ISLAMABAD: Exposure to diesel fumes, for even few hours, is putting diabetics at a higher risk of developing respiratory and cardiovascular diseases, a study has found. Nano Diesel Exhaust Particles (DEP) enter the blood stream of diabetic patients through the nasal/respiratory tract and cause systemic inflammation (swelling) of heart tissues and other vital organs, proves the study, Health News reported.
Exposure of between 24-48 hours can have an acute effect on the patients by causing a risk of developing cardiovascular and respiratory issues, while long-term chronic effects can lead to the development of cancer cells in the human body.
Though harmful environmental particles affect healthy humans as well, the effect is greater on diabetic patients, said Prof Abderrahim Nemmar who carried out the two-year study at the UAE University’s Department of Physiology, College of Medicine and Health Sciences.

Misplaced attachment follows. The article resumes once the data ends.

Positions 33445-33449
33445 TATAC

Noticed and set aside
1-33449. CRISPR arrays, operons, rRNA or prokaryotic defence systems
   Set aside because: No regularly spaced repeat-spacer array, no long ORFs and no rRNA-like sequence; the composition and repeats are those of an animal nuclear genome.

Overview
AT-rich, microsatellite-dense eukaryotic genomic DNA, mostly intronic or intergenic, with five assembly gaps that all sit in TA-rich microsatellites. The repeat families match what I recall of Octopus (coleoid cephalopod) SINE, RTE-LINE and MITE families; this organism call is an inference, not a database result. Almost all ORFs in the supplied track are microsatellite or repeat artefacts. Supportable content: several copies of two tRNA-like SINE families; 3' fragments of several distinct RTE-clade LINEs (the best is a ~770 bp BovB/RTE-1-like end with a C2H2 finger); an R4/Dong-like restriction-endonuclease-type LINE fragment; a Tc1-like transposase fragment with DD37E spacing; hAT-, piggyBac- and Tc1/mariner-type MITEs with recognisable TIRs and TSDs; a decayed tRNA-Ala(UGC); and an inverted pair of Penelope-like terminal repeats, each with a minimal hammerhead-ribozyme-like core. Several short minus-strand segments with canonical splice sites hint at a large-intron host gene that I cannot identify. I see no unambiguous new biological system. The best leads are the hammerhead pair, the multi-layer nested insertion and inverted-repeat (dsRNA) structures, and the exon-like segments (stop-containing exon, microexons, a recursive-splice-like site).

The experiment was carried out on mice with Type 1 (genetically inherited) diabetes with the dose of particle exposure comparable to human exposure. According to the professor, similar international environmental studies have proved that pollutants can affect the heart and brain.